Undoubtedly, Russia has proved itself a genuine threat to the territorial integrity of its neighbour Ukraine by conquering its eastern region – home to a large ethnic Russian community the Kremlin claims to be protecting. But even if we reject Russian President Vladimir Putin’s repeated assertion that Moscow has no larger ambitions, the Russian army’s substantial losses suggest it has scant hope of extending its military reach much further.
Even if Moscow were hoping to turn its attention next to Poland or the Baltic states, or Nato’s latest recruits of Sweden and Finland, such a move would clearly risk nuclear confrontation. This is perhaps why western audiences hear so much from their politicians and media about Putin being some kind of deranged megalomaniac.
The claim of a rampant, revived Russian imperialism appears not to be founded in any obvious reality. But it is a very effective way for Nato bureaucrats to justify enlarging their budgets and power, while the arms industries that feed off Nato and are embedded in western capitals substantially increase their profits.
The impression that this might have been Nato’s blueprint for handling Moscow is only underscored by the way it is now treating China, with even less justification. China has not recently invaded any sovereign territories, unlike the US and its allies, while the only territory it might threaten – Taiwan – is some 12,000 kilometres from the US mainland, and a similarly long distance from most of Europe.
The argument that the Russian army may defeat Ukraine and then turn its attention towards Poland and Finland at least accords with some kind of geographical possibility, however remote. But the idea that China may invade Taiwan and then direct its military might towards California and Italy is in the realms of preposterous delusion.
Nato’s new posture towards Beijing brings into question its whole characterisation as a “defensive” alliance. It looks very much to be on the offensive.
Russian red lines
Notably, Nato invited to the summit for the first time four states from the Asia-Pacific region: Australia, Japan, New Zealand and South Korea.
The creation of a Nato-allied “Asia-Pacific Four” is doubtless intended to suggest to Beijing parallels with Nato’s gradual recruitment of eastern European states starting in the late 1990s, culminating in its more recent flirting with Ukraine and Georgia, longstanding red lines for Russia.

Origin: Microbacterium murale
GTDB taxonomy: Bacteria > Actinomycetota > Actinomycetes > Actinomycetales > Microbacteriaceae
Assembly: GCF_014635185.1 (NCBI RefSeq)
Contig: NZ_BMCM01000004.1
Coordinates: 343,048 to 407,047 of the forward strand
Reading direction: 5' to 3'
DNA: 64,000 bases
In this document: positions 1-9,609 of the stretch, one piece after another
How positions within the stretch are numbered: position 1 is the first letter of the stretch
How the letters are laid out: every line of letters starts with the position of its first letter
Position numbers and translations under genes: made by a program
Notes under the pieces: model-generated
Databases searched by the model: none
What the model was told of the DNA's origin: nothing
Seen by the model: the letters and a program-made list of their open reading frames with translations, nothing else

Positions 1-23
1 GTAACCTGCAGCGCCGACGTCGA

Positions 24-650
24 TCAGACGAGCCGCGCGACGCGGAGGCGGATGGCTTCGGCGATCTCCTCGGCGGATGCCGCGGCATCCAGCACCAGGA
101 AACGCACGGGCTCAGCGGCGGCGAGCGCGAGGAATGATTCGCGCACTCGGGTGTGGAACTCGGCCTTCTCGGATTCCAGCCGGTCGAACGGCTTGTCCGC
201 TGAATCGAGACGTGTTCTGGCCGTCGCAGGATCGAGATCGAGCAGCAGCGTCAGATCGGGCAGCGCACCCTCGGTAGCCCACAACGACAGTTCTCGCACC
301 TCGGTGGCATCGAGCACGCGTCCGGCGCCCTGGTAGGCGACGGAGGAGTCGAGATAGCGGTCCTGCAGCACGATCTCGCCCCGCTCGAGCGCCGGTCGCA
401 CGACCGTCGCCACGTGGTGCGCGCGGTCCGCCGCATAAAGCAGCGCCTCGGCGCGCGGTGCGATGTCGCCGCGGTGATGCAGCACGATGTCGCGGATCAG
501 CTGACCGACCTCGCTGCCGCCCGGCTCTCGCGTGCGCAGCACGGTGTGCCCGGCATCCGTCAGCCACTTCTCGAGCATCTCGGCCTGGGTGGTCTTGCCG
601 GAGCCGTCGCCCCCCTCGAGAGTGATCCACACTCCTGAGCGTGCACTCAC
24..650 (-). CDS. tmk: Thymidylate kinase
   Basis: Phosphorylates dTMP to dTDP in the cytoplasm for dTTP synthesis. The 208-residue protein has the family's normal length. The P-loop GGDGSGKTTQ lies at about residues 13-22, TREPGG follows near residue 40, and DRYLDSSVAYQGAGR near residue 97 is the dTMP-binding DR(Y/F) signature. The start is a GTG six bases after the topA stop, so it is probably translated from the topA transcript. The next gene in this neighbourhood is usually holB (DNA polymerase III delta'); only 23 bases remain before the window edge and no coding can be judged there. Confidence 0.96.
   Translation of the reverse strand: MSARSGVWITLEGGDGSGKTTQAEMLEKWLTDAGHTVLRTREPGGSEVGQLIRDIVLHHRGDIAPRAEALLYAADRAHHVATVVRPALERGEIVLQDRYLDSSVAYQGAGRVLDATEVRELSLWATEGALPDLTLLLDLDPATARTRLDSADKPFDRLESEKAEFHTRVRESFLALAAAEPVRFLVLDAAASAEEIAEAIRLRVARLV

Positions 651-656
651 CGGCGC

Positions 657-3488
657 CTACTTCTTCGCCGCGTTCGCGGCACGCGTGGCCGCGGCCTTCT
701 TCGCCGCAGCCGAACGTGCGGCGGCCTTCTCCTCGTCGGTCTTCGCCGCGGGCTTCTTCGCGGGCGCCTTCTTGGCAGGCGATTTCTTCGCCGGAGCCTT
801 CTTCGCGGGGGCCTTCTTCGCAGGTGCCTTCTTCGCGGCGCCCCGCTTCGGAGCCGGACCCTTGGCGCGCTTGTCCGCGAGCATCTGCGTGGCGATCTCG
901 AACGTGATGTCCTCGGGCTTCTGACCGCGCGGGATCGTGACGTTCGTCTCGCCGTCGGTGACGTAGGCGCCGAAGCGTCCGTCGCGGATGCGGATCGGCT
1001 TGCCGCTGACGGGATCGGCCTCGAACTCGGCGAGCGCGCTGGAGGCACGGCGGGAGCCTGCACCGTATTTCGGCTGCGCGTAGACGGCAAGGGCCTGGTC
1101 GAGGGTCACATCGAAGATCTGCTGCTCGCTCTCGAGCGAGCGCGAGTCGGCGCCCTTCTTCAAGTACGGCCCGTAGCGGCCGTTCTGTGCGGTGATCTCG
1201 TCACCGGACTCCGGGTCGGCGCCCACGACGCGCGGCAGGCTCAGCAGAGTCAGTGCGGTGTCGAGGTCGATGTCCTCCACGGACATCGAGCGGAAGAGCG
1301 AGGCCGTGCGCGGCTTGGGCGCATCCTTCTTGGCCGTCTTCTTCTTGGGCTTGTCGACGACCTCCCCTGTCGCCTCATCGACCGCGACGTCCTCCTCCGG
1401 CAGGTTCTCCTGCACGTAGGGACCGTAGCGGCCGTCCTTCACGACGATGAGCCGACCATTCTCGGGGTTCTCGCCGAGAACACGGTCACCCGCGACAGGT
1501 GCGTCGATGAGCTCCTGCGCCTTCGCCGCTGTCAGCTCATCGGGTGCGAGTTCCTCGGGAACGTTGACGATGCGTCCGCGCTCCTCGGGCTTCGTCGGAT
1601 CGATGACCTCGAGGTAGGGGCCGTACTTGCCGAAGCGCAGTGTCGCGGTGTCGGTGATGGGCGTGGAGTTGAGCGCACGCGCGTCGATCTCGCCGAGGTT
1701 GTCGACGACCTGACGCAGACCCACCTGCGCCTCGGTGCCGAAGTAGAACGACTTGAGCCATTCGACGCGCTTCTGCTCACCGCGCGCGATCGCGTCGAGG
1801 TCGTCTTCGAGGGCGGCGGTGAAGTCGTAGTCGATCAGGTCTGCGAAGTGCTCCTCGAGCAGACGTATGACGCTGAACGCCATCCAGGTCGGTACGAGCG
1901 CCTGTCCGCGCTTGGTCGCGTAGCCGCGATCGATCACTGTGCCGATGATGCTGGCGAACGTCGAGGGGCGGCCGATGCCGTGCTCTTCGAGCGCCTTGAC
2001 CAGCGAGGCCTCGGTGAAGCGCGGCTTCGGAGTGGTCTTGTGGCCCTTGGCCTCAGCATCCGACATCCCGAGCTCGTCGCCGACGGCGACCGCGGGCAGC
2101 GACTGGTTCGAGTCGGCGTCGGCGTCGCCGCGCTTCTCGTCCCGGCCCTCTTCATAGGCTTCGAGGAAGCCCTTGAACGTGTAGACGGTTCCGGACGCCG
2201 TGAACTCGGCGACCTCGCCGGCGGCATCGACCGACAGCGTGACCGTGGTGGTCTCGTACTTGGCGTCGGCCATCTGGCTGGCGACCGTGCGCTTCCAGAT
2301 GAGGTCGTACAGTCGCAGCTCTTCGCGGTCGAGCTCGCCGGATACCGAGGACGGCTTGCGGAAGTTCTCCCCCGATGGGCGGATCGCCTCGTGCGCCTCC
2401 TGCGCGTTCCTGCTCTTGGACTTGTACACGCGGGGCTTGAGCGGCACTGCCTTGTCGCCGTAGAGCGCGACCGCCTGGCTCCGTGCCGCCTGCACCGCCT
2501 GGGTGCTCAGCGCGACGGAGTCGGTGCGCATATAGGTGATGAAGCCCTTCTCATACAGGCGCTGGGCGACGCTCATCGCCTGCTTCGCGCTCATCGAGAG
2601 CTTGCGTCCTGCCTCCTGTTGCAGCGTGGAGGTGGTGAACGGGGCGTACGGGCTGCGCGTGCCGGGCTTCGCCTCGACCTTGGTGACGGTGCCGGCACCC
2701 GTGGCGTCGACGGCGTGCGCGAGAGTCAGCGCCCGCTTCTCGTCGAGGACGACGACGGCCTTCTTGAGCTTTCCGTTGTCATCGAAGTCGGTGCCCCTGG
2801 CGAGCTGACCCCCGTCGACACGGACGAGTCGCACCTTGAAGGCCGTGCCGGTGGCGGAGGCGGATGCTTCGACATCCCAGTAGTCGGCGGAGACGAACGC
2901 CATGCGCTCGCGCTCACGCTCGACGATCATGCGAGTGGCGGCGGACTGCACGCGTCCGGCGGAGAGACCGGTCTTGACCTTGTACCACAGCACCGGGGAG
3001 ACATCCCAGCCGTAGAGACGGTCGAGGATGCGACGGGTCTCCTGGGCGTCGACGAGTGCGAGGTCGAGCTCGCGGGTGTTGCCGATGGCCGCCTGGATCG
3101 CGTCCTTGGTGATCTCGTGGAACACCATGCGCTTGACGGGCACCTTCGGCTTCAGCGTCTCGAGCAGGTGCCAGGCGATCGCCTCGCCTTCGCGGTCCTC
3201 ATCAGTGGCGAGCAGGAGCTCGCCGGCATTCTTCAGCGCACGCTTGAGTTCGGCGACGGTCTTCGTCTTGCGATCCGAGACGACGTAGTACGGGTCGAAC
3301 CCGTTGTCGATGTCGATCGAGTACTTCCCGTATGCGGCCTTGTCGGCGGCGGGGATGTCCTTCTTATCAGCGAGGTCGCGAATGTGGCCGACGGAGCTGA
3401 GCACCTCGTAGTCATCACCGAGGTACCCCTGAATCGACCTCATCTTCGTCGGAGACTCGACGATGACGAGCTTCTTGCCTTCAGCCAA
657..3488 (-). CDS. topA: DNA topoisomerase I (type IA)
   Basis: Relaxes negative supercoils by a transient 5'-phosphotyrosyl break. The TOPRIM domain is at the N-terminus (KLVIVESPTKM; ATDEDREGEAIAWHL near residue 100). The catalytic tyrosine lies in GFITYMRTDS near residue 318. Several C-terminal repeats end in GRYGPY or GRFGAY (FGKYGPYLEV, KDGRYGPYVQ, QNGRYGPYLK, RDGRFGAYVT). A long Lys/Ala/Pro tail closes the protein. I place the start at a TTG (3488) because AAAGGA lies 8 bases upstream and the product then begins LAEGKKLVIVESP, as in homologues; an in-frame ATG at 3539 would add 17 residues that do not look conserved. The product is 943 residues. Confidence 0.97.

Ultimately, Nato’s courting of Russia’s neighbours led to attacks by Moscow first on Georgia and then on Ukraine, conveniently bolstering the “Russian threat” narrative. Might the intention behind similar advances to the “Asia-Pacific Four” be to provoke Beijing into a more aggressive military stance in its own region, in order to justify Nato expanding far beyond the North Atlantic, claiming the entire globe as its backyard?
There are already clear signs of that. In May, US President Joe Biden vowed that the US – and by implication Nato – would come to Taiwan’s aid militarily if it were attacked. Beijing regards Taiwan, some 200 kilometres off its coast, as Chinese territory.
Similarly, British Foreign Secretary Liz Truss called last week for Nato countries to ship advanced weapons to Taiwan, in the same way Nato has been arming Ukraine, to ensure the island has “the defence capability it needs”.
This echoes Nato’s narrative about its goals in Ukraine: that it is pumping weapons into Ukraine to “defend” the rest of Europe. Now, Nato is casting itself as the guardian of the Asia-Pacific region too.
But in truth, this is not just about competing military threats. There is an additional layer of western self-interest, concealed behind claims of a “defensive” alliance.
Days before the Nato summit, the G7, a group of the seven leading industrialised nations that form the core of Nato, announced their intentionto raise $600bn to invest in developing countries.
This move wasn’t driven by altruism. The West has been deeply worried by Beijing’s growing influence on the world stage through its trillion-dollar Belt and Road Initiative, announced in 2013.
China is being aggressive, but so far only in exercising soft power. In the coming decades, it plans to invest in the infrastructure of dozens of developing states. More than 140 countries have so far signed up to the initiative.
China’s aim is to make itself the hub of a global network of new infrastructure projects – from highways and ports to advanced telecommunications – to strengthen its economic trade connections to Africa, the Middle East, Russia and Europe.